The Fiorino d'Oro of 1252 was born as an expression of a city and a county, the Republic of Florence, which in the middle of the thirteenth century was experiencing a prodigious expansion of trade: Florentine merchants and bankers, in fact, had close relations with Naples, Genoa, Venice and other Italian trading centers, not to mention France, England, Spain and Flanders.
Moreover, even though they were not long-standing sailors such as the Venetians and Genoese, the Florentines went, on several occasions, as far as regions as Turkey, the Black Sea and North Africa. Here, especially in Tunisia and Morocco, they received as payment large quantities of gold powder (called straw gold) from the gold rivers of Senegal and that the merchants brought back home increasing the welfare and financial potential of Florence.
The Fiorino d'Oro of Florence had a great reputation because it was based on the stability of its gold content (fine gold 3,5368 grams, 0,1125 troy ounce).
The golden florin carried on his right the Florentine Lily, the distinctive symbol of Florence, and on his front the figure of St. John the Baptist, patron of the city.
The history of the Fiorino d'Oro crosses with the history of Torrini in 1369, the year in which Jacopo della Scarperia deposits and registers his signum with the corporation of the Corazzai, Chiavaioli and Fabbri of Florence.
One of the Florentine Minor Arts that was closer to what today could be called the artisan manufactories.
Hand and thought craftsmen.
Where experience was the result of experience, of life lived. Where art was expressed through the streams of manual skill.
1369 marks the culmination and end of the twenty-year period of the widespread sense of wealth, today we could say consumerism, that Florence was able to overcome in the period after the serious economic crises and devaluations of 1345 and 1347, as well as the terrible scourge of the plague of 1348 that decimated the Florentine population bringing it to less than 45,000 individuals.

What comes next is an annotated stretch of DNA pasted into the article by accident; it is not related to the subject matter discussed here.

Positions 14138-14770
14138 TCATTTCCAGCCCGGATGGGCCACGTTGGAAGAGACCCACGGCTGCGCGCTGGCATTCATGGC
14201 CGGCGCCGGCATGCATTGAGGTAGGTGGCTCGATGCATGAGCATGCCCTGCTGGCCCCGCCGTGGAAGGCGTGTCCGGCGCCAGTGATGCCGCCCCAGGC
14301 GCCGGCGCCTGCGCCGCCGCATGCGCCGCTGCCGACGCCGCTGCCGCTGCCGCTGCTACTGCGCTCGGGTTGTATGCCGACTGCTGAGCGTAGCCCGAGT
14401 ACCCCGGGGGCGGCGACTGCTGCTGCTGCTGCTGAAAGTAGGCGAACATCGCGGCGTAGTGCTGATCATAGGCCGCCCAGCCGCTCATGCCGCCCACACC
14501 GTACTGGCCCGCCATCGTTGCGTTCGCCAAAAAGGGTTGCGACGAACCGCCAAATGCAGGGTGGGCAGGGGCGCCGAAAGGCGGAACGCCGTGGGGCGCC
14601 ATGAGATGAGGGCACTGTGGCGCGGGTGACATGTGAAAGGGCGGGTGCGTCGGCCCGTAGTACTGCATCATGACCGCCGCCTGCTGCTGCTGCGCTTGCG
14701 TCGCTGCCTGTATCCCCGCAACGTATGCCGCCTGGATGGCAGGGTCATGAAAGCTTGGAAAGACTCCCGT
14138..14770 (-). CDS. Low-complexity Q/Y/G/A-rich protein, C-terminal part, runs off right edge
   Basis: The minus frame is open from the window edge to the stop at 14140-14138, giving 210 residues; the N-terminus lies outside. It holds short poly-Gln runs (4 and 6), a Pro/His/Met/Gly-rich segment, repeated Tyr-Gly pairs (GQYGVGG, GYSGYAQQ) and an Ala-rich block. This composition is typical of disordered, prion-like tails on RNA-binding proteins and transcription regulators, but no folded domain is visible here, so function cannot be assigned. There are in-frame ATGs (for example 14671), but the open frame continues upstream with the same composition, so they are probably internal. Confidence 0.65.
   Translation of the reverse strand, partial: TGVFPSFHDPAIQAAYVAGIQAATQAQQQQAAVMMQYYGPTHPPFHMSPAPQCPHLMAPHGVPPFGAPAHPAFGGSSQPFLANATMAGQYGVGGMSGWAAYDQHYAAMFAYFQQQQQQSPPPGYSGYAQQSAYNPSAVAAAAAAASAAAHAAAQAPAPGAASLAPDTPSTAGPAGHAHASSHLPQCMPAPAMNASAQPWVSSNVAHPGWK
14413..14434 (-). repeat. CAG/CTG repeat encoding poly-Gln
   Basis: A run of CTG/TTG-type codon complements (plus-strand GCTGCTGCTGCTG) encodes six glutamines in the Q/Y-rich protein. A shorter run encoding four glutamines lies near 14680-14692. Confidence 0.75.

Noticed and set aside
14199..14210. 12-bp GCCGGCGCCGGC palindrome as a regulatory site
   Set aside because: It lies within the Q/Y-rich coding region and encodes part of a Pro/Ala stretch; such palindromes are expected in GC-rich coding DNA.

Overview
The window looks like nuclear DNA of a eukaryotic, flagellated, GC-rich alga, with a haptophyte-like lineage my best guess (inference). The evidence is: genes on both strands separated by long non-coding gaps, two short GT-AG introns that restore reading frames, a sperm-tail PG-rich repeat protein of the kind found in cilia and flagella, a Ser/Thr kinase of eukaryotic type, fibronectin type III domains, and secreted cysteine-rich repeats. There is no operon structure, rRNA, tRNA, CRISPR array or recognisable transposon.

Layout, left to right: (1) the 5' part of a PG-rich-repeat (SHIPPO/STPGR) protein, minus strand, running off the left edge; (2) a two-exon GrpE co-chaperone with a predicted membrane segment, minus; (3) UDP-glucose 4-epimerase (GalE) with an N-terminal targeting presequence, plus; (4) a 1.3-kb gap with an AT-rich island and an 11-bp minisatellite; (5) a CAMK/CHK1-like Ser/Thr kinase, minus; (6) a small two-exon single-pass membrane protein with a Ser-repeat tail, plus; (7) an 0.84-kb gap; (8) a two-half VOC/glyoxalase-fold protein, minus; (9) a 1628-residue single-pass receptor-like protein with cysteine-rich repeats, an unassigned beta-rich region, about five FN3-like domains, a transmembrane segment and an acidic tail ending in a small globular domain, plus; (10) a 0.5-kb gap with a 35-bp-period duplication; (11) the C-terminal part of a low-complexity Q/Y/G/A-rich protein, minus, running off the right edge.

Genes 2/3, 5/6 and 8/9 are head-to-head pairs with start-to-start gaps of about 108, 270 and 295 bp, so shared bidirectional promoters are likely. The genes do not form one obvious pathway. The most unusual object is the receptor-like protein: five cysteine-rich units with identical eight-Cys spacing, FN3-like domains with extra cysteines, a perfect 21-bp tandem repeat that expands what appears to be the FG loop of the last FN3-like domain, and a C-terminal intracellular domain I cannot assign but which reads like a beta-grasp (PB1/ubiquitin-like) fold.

In the twenty-year period 1350/1369, the beating of the Fiorini d'Oro had a strong contraction, mainly due to the lack of personnel involved in the various phases of construction following the plague compensated by the large quantity of coins in circulation, also following the failure of public finance and the accumulated debt of almost one and a half million Fiorini.
1369 marked the completion of the interior of the Duomo of Florence by Francesco Talenti, even before 1436 when Brunelleschi's Dome, with its 54 meters in height and its 37,000 tons (against that of St. Peter in Rome, which weighs only 14,000) was completed.
In the hottest period of the construction of the Dome from 1426 to 1436 Brunelleschi received a salary of 100 Gold Florins per year, which at that time corresponded to the purchase of a more than decent home.
Not a little and, in any case, as if to say, a good investment for Florence and for the whole of Humanity!
Brunelleschi's work on the Dome of the Cathedral of Florence continued with the design of the great lantern at its peak, which was then completed in 1461 by Antonio Manetti after the great goldsmith, sculptor and architect had disappeared in 1446.